Learning More After the UU White Supremacy Teach-In
By Rev. Catie Scudera, Published on May 2, 2017
Rev. Catie preached a sermon on April 30th, Heed Their Direction, as part of the national “UU White Supremacy Teach-In” organized by the Black Lives of UU organization. Were you interested in learning more about the current UUA hiring controversy? Do you wish you knew more about our denomination’s history countering racism and white supremacy in and outside our faith? Have you wondered what you could do to examine and decrease your own internal biases?
To learn more about the UUA hiring controversy, you can visit the UU World magazine’s “tagged” articles about the controversy, read the entirety of Christina Rivera’s blog post wherein she revealed she was the “not the right fit” candidate, and visit the Black Lives of UU Teach-In website. UU seminarian and activist Elizabeth Mount has compiled a lengthy public Google document as a preliminary documentary history of this controversy. You can also search social media for hashtags like #UUWhiteSupremacyTeachIn, #BuildingANewWay or #BuildingNewWay, and #25PercentIncreaseBy2019 to see some of the conversation in real time; however, there has been a great deal of meanness, unkindness, and racist commentary on social media on this topic, so proceed with caution and with commitment to our congregational covenant and Seven Principles!
To learn more about our Unitarian/Universalist history with anti-racism, there are many good resources on denominational website. You can read the Journey Toward Wholeness report of the Racial and Cultural Diversity Task Force and our many denominational social justice statements regarding racial justice; watch videos of General Assembly presentations about race and racism; and, experience the justice-focused 2016 Service of the Living Tradition. You can also connect online with Unitarian Universalists of color organizations (such as DRUUMM and Black Lives of UU) and the UU white ally organization, Allies for Racial Equity; all these organizations have open membership and annual in-person gatherings.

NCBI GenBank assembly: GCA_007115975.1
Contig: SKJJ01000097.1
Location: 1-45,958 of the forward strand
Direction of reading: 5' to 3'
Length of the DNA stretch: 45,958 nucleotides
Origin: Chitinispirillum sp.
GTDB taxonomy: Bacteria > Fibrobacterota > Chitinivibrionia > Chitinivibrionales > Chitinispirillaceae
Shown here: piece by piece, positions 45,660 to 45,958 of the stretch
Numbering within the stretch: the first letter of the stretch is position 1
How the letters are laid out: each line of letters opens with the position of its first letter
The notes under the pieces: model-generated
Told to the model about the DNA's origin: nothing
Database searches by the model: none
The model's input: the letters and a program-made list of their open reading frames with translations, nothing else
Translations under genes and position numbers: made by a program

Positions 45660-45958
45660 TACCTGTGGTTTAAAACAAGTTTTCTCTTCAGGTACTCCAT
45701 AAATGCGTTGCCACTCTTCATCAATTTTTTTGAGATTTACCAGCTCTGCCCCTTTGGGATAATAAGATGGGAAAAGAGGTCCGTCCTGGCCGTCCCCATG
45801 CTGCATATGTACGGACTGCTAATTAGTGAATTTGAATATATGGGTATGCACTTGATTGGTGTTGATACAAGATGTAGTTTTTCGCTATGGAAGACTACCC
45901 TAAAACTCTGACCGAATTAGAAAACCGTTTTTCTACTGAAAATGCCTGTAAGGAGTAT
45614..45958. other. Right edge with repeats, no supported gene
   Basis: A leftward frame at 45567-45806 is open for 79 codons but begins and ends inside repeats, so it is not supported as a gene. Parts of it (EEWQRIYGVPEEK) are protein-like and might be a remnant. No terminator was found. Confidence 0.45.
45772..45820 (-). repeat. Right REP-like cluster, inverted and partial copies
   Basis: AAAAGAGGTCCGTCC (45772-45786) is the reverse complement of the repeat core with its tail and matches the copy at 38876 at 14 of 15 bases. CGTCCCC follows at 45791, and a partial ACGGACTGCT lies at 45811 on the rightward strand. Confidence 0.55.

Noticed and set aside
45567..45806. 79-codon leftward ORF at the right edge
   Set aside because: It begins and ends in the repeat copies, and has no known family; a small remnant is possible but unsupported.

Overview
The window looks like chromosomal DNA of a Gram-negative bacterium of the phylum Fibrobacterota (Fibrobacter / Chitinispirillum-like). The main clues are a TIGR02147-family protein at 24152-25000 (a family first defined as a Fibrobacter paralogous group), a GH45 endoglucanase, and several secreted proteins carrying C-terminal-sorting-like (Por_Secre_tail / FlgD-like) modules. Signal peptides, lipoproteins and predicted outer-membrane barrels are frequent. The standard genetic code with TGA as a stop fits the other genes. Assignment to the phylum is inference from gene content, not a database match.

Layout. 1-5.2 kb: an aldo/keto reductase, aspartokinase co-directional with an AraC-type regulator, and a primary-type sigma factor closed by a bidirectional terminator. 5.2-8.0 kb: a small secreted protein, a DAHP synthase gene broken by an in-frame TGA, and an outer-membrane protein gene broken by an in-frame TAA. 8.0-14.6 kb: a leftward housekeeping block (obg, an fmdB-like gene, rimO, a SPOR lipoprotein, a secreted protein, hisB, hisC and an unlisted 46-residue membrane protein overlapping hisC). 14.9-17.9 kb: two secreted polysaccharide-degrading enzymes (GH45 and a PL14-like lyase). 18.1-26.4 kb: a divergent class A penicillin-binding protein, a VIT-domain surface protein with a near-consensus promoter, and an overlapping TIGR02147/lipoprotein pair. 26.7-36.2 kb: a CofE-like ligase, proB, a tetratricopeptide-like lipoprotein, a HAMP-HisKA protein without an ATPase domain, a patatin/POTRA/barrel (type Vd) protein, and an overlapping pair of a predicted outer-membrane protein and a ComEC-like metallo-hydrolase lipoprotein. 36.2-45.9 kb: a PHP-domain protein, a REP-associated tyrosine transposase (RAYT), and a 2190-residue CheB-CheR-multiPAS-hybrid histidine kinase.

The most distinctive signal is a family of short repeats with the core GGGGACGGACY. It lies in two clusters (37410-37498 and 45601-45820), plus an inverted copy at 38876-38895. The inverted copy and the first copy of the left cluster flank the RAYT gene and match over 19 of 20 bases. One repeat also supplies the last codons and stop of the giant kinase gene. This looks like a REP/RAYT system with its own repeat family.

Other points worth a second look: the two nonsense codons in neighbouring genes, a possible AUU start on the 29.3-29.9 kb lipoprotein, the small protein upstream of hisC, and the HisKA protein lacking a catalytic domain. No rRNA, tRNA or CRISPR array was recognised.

To learn more about American racism and white supremacy and what we can do to reduce our own biases, this is a sample of ideas from Black Lives of UU and Unitarian Universalist minister Rev. Shawna Foster: Rev. Catie used the white supremacy culture description and the pyramid of overt versus covert white supremacy for her sermon. The UUA Youth and Young Adult ministries’ blog Blue Boat Home has many resources on anti-oppression, privilege, and spiritual practices of resilience and resistance for all ages, and the UUA Faith Development blog has ideas for parents hoping to open conversation with their kids about race. You can read Dr. Peggy McIntosh’s classic article on privilege, Unpacking the Invisible Knapsack, and look over the local White People Challenging Racism group’s extensive resource list. WPCR regularly offers anti-racism classes in Greater Boston, and is connected with another local white ally anti-racism organization, Showing Up for Racial Justice. You can also commit to diversifying your regular reading list by subscribing to people of color-run news (such as Colorlines, Aljazeera, and Indian Country Today) and by committing to read works from authors of color — as a start, the Poetry Foundation has excellent lists of black-, indigenous-, Asian-, and Latinx-American poets. You can learn how to manage conversations with folks who are resistant to the idea of systemic oppression through this tongue-in-cheek online guide, Derailing for Dummies.
Please reach out to Rev. Catie directly if you have any questions or concerns about our congregational anti-racism work moving forward.